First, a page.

Random Curiosity hasn’t been intellectually sophisticated enough, so I’ve taken it upon myself to bring Japan’s utmost cultural excellence to the site in the form of light novels. Since you may not be familiar with the concept, allow me to explain it in simpler terms: text anime.

The name “Light Novels” was coined some 20 years ago on an electronic forum, when the administrator wanted a way to collectively refer to paperback novels that were aimed at youngsters and quick to read. The definition remains vague, but the books often share some common elements: they’re around 250 pages, they have manga style cover illustrations, and the intended audience is young adults. Over time the boundaries have grown even hazier, and nowadays you can find all kinds of literature being called light novels, as some titles have been republished with new covers as “proper” literature (12 Kingdoms), while old classics conversely have gotten new editions with manga illustrations (Ningen Shikkaku).

The most apparent difference from regular literature is the abundance of illustrations in most light novels. Every 20 pages or so there will be a grayscale illustration depicting a scene that is taking place, while the covers are colourfully eye-catching to attract buyers browsing the bookshop shelves. The influence of the artist can be massive in light novel publication, as there are certain types of customers who go around picking things to read solely based on the illustrated goodness found inside. With the huge amount of anime and manga adaptations based on light novels, it can also have an effect on character design and, as a consequence, the popularity of such works.

Speaking of adaptations, perhaps you have started wondering if you’ve heard of any light novel titles before, so here’s a tiny list of light novels that ended up as anime:

• Arslan Senki (The Heroic Legend of Arslan)
• Asura Cryin’
• Baccano
• Bokusatsu Tenshi Dokuro-chan
• Boogiepop Phantom
• Full Metal Panic
• Ginga Eiyuu Densetsu (Legend of the Galactic Heroes)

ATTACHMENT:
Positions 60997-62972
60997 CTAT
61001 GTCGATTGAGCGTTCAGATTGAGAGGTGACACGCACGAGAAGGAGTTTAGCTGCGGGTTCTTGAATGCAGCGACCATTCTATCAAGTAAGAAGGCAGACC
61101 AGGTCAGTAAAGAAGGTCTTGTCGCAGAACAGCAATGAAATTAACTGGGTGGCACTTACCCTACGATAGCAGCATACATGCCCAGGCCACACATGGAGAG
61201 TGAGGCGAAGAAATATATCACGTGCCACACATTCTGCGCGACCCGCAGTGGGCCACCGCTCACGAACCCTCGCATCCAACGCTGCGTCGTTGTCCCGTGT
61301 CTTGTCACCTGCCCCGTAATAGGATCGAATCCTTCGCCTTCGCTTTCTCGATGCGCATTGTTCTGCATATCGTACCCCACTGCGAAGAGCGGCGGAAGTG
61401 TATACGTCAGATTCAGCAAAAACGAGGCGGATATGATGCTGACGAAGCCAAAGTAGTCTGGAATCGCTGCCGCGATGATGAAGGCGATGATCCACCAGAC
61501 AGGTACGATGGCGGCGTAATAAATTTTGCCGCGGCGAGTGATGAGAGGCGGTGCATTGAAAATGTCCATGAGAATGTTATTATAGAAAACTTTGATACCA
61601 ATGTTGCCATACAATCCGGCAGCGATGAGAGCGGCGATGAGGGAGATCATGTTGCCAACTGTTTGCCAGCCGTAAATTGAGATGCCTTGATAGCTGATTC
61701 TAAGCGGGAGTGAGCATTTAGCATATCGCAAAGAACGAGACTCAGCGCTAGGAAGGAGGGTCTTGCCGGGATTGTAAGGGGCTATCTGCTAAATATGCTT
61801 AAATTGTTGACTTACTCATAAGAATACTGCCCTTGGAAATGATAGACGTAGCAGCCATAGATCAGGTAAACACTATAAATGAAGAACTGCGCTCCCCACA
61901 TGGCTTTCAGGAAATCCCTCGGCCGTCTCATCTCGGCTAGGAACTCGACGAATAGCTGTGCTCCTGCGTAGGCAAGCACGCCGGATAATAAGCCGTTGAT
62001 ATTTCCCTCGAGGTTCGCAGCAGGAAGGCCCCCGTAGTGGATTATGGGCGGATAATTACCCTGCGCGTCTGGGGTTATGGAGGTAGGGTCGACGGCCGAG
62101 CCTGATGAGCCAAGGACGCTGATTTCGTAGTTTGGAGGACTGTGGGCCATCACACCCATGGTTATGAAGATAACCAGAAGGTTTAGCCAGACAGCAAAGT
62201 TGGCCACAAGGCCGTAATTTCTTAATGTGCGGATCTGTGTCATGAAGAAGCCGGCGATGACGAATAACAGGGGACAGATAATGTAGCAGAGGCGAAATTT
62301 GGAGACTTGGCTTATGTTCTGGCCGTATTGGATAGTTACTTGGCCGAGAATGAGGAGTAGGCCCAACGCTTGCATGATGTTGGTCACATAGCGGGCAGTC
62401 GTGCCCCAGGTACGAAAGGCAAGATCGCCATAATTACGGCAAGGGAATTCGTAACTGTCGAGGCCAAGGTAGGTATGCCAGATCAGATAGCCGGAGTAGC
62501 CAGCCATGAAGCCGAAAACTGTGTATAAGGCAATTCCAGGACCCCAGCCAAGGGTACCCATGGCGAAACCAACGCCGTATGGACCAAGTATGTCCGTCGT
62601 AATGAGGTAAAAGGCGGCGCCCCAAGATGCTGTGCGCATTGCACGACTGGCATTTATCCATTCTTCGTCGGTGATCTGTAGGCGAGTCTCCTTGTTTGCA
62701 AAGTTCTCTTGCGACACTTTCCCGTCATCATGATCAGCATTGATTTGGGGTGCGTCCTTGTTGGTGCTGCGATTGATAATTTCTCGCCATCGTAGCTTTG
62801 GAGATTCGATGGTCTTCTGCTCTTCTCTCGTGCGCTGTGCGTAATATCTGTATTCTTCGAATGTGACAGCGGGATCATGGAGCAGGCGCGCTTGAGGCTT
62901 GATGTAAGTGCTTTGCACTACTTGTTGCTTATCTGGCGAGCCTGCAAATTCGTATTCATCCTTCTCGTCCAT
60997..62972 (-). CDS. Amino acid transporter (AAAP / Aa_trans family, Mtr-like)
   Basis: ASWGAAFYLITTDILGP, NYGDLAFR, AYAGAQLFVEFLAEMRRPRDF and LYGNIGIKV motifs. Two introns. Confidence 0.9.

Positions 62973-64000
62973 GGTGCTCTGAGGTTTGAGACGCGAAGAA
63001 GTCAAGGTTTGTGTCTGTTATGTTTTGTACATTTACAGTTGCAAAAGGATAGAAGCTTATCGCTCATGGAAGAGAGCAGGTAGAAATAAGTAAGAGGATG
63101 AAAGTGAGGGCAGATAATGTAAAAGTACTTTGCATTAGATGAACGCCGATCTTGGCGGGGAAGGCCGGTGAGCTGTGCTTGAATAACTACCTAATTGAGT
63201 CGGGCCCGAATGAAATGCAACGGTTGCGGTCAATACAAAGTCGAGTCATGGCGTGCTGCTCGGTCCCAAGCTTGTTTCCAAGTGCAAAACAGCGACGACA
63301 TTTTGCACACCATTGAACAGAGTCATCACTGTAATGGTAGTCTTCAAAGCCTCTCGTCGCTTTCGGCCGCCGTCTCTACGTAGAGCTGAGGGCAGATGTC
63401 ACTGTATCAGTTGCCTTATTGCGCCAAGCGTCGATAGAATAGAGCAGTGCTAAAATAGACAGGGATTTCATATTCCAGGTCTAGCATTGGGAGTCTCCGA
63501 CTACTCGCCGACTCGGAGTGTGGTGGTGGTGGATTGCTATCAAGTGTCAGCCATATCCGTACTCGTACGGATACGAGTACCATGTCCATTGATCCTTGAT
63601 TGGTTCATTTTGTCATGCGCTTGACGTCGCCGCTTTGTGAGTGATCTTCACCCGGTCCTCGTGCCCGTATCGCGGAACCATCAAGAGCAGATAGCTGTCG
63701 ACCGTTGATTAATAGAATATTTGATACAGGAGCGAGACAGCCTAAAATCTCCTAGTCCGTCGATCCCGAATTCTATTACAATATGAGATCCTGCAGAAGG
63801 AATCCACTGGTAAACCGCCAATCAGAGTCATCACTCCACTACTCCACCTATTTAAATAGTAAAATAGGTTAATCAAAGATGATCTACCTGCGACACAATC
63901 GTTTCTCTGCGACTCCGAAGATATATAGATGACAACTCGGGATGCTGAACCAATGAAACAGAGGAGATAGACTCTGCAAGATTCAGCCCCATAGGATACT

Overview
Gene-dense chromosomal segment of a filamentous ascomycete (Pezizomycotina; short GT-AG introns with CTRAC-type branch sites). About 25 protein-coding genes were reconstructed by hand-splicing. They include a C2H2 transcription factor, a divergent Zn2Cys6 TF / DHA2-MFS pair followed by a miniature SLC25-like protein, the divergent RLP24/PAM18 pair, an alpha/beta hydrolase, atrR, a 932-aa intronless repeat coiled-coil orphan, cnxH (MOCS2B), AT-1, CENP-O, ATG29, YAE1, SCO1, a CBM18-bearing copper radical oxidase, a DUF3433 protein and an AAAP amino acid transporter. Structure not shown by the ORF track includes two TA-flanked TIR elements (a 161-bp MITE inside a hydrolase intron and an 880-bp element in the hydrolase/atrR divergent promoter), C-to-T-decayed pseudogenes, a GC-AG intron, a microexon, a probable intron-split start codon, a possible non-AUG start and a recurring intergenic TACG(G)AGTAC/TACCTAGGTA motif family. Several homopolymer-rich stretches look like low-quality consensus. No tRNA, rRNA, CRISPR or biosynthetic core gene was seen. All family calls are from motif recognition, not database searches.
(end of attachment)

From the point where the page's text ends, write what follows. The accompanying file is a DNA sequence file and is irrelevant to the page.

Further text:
• Hanbun no Tsuki ga Noboru Sora
• Iriya no Sora, UFO no Natsu
• Juuni Kokki (12 Kingdoms)
• Kanokon
• Kino no Tabi (Kino’s Journey)
• Kurenai
• Lodoss-tou Senki (Record of Lodoss War)
• Maria-sama ga Miteru
• Nogizaka Haruka no Himitsu
• Ookami to Koushinryou (Spice & Wolf)
• Seikai series (Crest/Banner of the Stars)
• Shakugan no Shana
• Slayers
• Suzumiya Haruhi no Yuu-utsu (The Melancholy of Haruhi Suzumiya)
• To Aru Majutsu no Index
• Toradora!
• Zero no Tsukaima

Economically, light novels are far behind manga in sales, but between 2004 and 2006 the market grew by 30%, while manga publication seems to be shrinking by the year. To put some perspective on the chasm between the two formats, here’s a list of recent first week sales for the most popular volumes:

1) One Piece, 1200k units
2) Nana, 600k
3) Fullmetal Alchemist, 530k
4) Naruto, 504k
5) Bleach, 480k
Light novels
1) Saiunkoku Monogatari, 100k
2) Koukaku no Regios, 64k
3) Toradora!, 61k
4) Zero no Tsukaima, 60k
5) To aru Majutsu no Index, 56k

Yet as the weeks pass, sales pile up quite a bit. With all the volumes added together, popular series like Kino no Tabi and Suzumiya Haruhi have sold over 6 million copies each, which is nothing to sneeze at. It should be noted that these sales can be boosted enormously by movie/anime adaptations coming out, as was the case for Koukaku no Regios, which was only selling 25k copies before the anime began its broadcast.

By now you’ll be excited enough to wonder how you can take part in the magical world of light novel reading. Publishing houses like Tokyopop, encouraged by the rising popularity of anime and manga, decided to give light novels a shot a couple of years ago, but perhaps it was too soon, or a poor choice of titles. In the words of one of the English translators who worked on light novels, “they’ve mostly died a horrible death [in the USA].” Now your best bet is to learn Japanese for about 3 years. Even so, Yen Press is still publishing English translations of some established series like Haruhi. The easiest way is probably to read fan translations at Baka-Tsuki’s wiki. They’re working on a whole bunch of titles, although the quality is unknown by me.


This is the first instalment of the new Light Novels feature on the blog, where I will be writing about whatever book I most recently finished. The idea is to bring light novels into public knowledge and promote discussion, since it’s quite a pleasant form of entertainment. Every year dozens of titles are transformed into anime series, and chances are I’ll be mentioning something that eventually shows up on your TV screens. Some upcoming animation productions are Bungaku Shoujo, Bakemonogatari and Baka to Test to Shoukanjuu. No doubt these will be interesting and fun to watch, but I bet the original work is deeper and more satisfying.

If you’re curious about who the person writing this section is, you might remember me from the first round of Snapshots posts. I’ve been studying Japanese for five years, and have read some 40 light novels so far, including Toradora! 1-10, Zero no Tsukaima 1-11, and, strangely, Kanokon 1-4. On the English side of things, my favourite novels are The Other Wind by Ursula K. Le Guin, Small Gods by Terry Pratchett, and Stardust by Neil Gaiman, to give you a reference to weigh my opinion against.


  1. Hehehe! I just did 6 months of Japanese!!!
    Mada mada dane!!!

    The worst thing is that I know that the book is there and I can’t read.
    Sometimes I envy the Japanese, and this is one of those!